Out and About
October Orchids and the Essence of Tea
As the leaves begin to fall, Portland’s Lan Su Chinese Garden spotlights the beauty of orchids and the healing properties of tea.
Just in time to warm our bodies and raise our spirits, Portland’s Lan Su Chinese Garden hosts a celebration of tea and orchids. The “tea party” exploring the “Essence of Tea" is a month-long affair ensuring that October isn’t only about the football season, baseball’s World Series, and figuring out what costume you’ll wear on the last day of the month.
Super Sunday will be October 9, with the focus on orchids: the Oregon Orchid Society will be in the house with lectures and demonstrations of how to pot orchids to grow in your home all year. The written characters for the Lan Su garden’s Chinese name, “Lan Su Yuan” (my keyboard seems to be missing those keys) also mean the “garden of awakening orchids.”
It seems appropriate that we can celebrate orchids awakening in October, when leaves fall and we are reminded of the cycle of life. Orchids add a delicate beauty to a home’s interior, especially in the lower light and grayer days to come. Plus, those inexpensive orchids I fall for at Trader Joe’s never seem to last once they start hanging out in my house; I’m looking forward to learning from an Orchidian what I’m doing wrong.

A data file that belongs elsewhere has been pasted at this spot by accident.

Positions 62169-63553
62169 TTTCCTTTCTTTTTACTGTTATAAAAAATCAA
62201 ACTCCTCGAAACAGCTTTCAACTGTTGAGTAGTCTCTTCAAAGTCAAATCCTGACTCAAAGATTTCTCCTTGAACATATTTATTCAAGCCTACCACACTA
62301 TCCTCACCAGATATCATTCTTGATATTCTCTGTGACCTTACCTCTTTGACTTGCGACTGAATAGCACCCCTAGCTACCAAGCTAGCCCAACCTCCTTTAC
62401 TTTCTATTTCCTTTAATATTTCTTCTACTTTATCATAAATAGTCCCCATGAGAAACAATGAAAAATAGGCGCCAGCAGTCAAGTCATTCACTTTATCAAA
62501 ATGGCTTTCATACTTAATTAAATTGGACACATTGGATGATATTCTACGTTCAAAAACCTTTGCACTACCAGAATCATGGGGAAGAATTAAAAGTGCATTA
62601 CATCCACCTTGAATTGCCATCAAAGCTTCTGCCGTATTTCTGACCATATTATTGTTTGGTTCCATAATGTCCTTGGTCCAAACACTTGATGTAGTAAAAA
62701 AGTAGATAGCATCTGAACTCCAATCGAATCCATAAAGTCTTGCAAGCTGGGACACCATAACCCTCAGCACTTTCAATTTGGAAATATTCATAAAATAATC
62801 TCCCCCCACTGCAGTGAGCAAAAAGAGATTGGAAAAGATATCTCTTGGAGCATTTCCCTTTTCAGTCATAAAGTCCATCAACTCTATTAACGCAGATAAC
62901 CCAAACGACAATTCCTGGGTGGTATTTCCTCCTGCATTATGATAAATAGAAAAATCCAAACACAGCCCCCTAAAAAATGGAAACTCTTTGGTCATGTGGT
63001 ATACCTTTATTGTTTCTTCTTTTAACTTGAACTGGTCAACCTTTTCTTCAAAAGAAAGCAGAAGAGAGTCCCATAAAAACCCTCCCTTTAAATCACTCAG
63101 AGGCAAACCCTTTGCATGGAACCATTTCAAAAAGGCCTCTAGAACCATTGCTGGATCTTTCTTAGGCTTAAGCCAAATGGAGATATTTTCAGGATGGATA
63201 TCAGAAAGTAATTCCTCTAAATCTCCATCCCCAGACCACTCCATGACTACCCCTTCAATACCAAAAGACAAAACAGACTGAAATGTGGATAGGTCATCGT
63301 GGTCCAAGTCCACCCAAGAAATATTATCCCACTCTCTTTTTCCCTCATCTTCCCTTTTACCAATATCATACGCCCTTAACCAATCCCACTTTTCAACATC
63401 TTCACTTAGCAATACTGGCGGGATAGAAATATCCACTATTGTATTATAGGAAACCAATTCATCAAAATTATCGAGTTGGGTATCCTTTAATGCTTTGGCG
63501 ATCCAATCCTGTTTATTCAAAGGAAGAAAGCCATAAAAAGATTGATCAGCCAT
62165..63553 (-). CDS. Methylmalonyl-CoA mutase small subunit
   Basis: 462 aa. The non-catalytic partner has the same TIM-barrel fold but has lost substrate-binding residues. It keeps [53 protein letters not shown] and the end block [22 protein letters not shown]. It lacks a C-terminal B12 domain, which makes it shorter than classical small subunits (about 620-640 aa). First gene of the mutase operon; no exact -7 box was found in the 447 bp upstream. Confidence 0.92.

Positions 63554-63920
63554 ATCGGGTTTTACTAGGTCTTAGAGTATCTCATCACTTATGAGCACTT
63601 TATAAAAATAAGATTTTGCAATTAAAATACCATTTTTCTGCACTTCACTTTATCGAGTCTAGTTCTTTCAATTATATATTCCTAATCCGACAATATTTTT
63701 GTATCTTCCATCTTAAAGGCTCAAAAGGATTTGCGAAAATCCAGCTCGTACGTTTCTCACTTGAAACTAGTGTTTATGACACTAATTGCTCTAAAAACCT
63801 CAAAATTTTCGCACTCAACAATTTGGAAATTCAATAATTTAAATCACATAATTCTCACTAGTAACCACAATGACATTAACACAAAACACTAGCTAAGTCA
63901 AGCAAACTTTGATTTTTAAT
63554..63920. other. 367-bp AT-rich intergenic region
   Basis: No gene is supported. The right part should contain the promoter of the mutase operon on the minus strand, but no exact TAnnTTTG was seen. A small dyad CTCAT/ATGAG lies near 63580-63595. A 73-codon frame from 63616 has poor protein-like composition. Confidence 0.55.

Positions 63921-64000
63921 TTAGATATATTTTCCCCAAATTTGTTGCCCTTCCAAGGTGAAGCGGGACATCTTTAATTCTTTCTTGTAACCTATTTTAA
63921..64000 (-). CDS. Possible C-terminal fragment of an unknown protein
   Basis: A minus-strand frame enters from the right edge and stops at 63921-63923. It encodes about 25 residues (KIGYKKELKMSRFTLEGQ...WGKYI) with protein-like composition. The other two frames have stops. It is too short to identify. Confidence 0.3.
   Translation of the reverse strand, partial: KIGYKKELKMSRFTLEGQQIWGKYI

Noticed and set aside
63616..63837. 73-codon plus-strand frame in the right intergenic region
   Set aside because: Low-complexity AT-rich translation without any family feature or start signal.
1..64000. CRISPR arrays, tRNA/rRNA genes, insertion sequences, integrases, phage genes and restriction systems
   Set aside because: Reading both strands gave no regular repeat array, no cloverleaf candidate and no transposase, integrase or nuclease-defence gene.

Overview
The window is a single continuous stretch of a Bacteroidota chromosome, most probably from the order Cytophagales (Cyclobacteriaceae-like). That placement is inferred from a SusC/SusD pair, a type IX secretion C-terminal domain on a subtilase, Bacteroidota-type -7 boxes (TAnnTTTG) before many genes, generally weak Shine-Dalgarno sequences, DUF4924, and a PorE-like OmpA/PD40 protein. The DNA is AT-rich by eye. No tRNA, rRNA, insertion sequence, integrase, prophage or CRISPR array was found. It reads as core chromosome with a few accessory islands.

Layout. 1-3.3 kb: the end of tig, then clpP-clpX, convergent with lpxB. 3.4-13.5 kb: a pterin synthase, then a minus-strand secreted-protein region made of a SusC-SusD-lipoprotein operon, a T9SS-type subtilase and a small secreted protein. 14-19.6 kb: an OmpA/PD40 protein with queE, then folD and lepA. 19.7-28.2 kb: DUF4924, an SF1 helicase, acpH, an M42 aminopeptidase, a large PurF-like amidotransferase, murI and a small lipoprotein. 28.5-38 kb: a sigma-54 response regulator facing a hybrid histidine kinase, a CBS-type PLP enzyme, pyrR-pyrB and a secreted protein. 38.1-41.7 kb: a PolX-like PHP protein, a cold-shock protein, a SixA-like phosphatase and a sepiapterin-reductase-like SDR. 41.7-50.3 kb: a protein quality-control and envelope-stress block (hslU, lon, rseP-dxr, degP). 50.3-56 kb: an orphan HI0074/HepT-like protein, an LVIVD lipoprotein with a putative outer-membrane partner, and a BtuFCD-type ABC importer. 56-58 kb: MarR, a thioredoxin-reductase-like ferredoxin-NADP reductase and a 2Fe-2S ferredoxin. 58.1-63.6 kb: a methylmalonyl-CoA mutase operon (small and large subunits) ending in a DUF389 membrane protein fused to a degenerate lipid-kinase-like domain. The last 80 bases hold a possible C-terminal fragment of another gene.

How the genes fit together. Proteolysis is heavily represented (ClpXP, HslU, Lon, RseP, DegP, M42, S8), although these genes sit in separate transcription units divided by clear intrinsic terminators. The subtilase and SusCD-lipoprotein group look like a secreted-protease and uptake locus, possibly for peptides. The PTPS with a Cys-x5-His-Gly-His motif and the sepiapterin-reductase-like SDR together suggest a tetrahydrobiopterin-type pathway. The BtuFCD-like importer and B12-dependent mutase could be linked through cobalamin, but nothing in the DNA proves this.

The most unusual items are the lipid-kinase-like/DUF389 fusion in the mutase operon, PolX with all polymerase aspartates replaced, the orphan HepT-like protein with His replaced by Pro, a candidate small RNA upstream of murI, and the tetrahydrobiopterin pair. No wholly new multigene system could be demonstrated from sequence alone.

The Essence of Tea celebration stretching through October will include many other chances to look, learn and taste. Dr. Heiner Fruhauf, the founder of the Chinese Classical Chinese Medicine program at Portland’s National College of Naturopathic Medicine, will head up a lecture series (Thursdays 3-4 pm) to help us “decipher the ancients’ observations of nature to create health and healing.”
Virtual (yet flavorful) tea-tasting trips to China will be on offer two Thursday evenings, October 6 and October 20. That’s when the founder of Portland’s Tao of Tea, Veerinder Chawla, will share stories and photos of his Spring trips to two famous tea-growing regions in China. One trip was to the center of Oolong tea production and appreciation for centuries (the Northern Guandong Province), the other to the “birthplace of tea” in a Southern China province sharing its border with Burma, Laos, and Vietnam. The appropriate teas to taste will also be provided.
Don’t forget, the Lan Su Chinese Garden is open late (6-8 pm) and for free admission on First Thursdays, which this month means October 6. A lovely night to forget your laundry list and contemplate life as the sun sets in the garden, I imagine.